, I was in awe of the new level the 30k galaxy had been taken. The stakes were huge. But I was mildly disappointed at the relative lack of weight given to events on Isstvan V. Where Isstvan III was the “quiet” moment in which Horus revealed his revolt internally, Isstvan V was the “loud” moment, the moment it became known to the wider universe. Despite being larger in import, however, the story didn't seem to have the same respect for the battle. Know No Fear and its representation of a sub-battle delivered more weight to the Word Bearer's book-length attack on the Ultramarines than does Horus' betrayal of all humanity in Flames. I held out hope that perhaps future books/stories would explore it in more detail. I'm not sure Vulkan Lives by Nick Kyme (2013), twenty-sixth novel in the series, is my hope rewarded, but it certainly is a deeper dive into the events on the black sand planet and the primarchs involved.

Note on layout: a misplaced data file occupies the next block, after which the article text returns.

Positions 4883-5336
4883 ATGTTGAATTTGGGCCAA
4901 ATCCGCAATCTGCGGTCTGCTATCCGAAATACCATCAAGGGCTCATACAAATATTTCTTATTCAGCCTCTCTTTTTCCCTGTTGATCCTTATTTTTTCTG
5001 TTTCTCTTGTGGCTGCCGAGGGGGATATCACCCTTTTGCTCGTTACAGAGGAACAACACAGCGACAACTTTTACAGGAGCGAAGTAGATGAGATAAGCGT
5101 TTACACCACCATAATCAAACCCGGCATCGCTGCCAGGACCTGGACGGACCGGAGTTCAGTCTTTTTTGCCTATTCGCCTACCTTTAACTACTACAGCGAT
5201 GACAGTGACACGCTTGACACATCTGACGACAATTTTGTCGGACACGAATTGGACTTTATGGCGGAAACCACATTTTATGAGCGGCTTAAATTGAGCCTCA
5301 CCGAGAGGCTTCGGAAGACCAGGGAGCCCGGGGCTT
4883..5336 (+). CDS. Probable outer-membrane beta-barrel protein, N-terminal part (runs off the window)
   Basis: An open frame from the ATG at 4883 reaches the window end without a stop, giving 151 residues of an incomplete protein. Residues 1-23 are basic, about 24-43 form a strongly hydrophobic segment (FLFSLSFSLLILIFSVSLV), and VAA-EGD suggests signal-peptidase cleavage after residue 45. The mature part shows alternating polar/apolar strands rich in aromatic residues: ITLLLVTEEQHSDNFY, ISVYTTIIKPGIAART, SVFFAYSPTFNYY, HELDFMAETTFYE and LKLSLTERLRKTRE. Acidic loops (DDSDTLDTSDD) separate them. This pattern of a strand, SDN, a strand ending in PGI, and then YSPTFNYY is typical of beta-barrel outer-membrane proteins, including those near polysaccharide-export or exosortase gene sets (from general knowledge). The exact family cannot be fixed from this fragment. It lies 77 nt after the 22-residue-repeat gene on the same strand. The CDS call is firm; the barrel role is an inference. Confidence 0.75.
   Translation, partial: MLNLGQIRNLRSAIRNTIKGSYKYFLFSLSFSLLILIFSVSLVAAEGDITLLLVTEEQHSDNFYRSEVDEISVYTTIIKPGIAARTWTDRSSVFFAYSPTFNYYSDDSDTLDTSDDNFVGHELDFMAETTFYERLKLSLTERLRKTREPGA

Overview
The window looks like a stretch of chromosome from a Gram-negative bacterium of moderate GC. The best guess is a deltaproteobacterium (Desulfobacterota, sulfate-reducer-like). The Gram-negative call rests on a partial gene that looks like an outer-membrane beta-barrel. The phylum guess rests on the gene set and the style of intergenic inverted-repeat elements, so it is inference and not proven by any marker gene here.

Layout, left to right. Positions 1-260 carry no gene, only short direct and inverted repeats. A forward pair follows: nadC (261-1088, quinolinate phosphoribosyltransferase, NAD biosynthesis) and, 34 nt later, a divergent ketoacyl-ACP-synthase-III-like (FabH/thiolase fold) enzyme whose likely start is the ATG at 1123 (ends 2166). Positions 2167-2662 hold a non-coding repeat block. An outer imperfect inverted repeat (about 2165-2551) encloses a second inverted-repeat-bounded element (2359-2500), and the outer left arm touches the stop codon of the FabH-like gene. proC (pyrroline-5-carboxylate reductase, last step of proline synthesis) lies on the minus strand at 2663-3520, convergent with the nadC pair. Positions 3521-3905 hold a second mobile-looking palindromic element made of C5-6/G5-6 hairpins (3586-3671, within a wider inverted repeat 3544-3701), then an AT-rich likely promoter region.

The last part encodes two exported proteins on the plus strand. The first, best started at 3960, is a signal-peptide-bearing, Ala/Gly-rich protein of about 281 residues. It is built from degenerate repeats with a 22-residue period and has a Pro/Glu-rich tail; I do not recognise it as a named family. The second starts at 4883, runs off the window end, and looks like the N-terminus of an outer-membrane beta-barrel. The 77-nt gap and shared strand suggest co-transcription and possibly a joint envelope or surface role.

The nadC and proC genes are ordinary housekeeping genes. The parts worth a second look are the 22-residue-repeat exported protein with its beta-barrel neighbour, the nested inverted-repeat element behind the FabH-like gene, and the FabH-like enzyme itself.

Vulkan Lives is told through two storylines which alternate back and forth in the narrative. One is the time pre-Istvann V, the time when Horus' rebellion was unknown to the wider universe and all the primarchs and legions still think of themselves as brothers. The other is directly after the events of Istvann V, the time of the disappearance of Vulkan, primarch of the Salamanders. Thought dead by what remains of his Legion, he is, in fact, in the captivity of Konrad Curze, primarch of the Night Lords. A Groundhog's Day scenario playing out, Curze tortures Vulkan through death and back again, that is, until the cycle breaks. What breaks is of interest.